Letter to the Editor: Coronavirus—What’s the big deal?

Dear Editor,

As SARS-CoV-2 [the virus that leads to COVID-19 infection] continues to spread across the globe with rapid speed, nations are taking unprecedented measures to reduce the number of infections. The spread of this virus has demonstrated that no one is immune. This virus does not care about your race, income, gender, sexual orientation, or political preference. This virus only cares about one thing – a body to infect. Evidence from Italy and Spain have demonstrated the destruction that this virus can leave if quick decisive action is not taken. As of March 26 the United States is the global leader in total number of coronavirus cases. Several states and major cities have issued the closure of schools, restaurants, and many businesses designated to be non-essential. These measures have sparked anger in many of those that are skeptical of the seriousness of this virus. 

For some, and especially for the people of Tulare County, much of this may seem to be an overreaction. As of March 27, the number of confirmed positive coronavirus cases is 20.* Some may be asking themselves: Is it really necessary to take such extreme measures in a county with a population of nearly 500,000 people when only 20 have been infected? The answer is yes. Although only 20 people in the county have tested positive for coronavirus this by no means is any indication that only 20 people are carrying the virus. Current research suggests that many who become infected do not display any symptoms for several days. It is in those several days between infection and the development of symptoms that the virus is most dangerous because it spreads with stealth. Realistically, the number of persons with coronavirus in Tulare County is higher than 20. Although it is extremely difficult to accurately estimate the true number of coronavirus cases in Tulare County, the situation would be significantly worse if stay at home and social distancing measures were not in place. 

There is currently no vaccine to protect against the infection of coronavirus or a cure for the development of COVID-19. The only solution we have at the moment is to reduce the amount of people that become infected and to do that we must reduce the number of people that come in contact with each other. Lifting stay at home orders and not practicing social distancing measures could become catastrophic for Tulare County. The health care infrastructure in Tulare County was already strained before the spread of coronavirus. Among all counties in California, Tulare County ranks 46 out of 58 in the clinical care category according to CountyHealthRankings.org. An influx of persons presenting with coronavirus infections would overwhelm the small number of hospitals in the county in a matter of days or weeks if the virus is allowed to spread without safety measures in place.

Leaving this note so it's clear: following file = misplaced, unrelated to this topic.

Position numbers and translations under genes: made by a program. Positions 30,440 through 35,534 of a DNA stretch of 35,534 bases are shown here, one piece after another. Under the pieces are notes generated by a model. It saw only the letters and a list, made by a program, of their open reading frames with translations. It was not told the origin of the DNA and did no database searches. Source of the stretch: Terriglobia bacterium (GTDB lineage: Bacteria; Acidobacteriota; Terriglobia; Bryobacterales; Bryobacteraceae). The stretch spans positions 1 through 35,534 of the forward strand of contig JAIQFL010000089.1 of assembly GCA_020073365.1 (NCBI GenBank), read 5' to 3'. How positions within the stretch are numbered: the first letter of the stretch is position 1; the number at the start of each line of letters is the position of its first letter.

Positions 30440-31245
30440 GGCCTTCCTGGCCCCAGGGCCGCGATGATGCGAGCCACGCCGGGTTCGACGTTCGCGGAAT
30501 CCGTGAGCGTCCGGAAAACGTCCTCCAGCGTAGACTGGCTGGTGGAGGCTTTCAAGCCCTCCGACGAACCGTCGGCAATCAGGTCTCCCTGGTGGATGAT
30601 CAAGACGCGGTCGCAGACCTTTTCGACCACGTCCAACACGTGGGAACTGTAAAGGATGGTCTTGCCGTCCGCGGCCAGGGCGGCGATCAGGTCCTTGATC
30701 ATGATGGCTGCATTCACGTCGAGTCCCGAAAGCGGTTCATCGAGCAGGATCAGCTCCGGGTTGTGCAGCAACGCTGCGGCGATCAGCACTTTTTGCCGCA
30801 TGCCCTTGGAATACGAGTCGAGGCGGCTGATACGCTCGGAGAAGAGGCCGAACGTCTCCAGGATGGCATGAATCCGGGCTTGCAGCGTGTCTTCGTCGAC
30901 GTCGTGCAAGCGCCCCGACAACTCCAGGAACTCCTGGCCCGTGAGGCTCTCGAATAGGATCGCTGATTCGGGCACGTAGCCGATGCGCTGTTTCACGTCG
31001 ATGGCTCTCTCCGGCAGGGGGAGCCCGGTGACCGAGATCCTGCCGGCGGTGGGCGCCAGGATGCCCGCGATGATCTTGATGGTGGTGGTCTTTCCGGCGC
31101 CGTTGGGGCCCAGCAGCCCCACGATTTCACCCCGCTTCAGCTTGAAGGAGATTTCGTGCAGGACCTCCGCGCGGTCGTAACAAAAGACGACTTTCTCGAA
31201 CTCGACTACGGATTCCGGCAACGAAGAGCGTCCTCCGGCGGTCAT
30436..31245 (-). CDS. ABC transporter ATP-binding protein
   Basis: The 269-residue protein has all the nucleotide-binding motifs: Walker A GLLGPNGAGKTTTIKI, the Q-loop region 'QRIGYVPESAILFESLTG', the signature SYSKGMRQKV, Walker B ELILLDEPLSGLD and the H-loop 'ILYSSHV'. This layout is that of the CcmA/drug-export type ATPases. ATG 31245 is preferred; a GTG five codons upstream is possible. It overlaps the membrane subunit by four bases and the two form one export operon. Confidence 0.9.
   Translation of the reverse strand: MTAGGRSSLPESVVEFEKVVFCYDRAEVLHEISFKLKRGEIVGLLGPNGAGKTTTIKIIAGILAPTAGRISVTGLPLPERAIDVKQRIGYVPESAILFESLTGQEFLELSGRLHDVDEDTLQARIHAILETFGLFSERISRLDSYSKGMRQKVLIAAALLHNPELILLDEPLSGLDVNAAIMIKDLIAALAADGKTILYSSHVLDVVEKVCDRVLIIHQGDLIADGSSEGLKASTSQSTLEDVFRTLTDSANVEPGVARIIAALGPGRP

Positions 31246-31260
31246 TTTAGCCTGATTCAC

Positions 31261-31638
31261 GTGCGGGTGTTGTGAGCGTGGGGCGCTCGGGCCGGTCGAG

Some believe that because the number of coronavirus cases are low in Tulare County that stay at home orders and social distancing measures should be removed; however, the truth is that if we hope to keep the number of cases in Tulare County low, we must continue to practice social distancing and stay at home orders. Life at the moment is not ideal, but it is undoubtedly necessary. In the hopefully not-too-distant future, this virus will be contained, and life will return to the way you knew it. Until then, I urge you to not underestimate this virus. Follow the recommendations of your local and national public health agencies.

Gabriel A. Benavidez, MPH
Arnold School of Public Health
University of South Carolina
Woodlake native

 

* EDITOR’S UPDATE: As of press time, Tuesday, March 31, the number of COVID-19 cases in Tulare County has increased to 43 with 1 death related to the virus. Go to “Tracking COVID-19” for free access to the latest figures.

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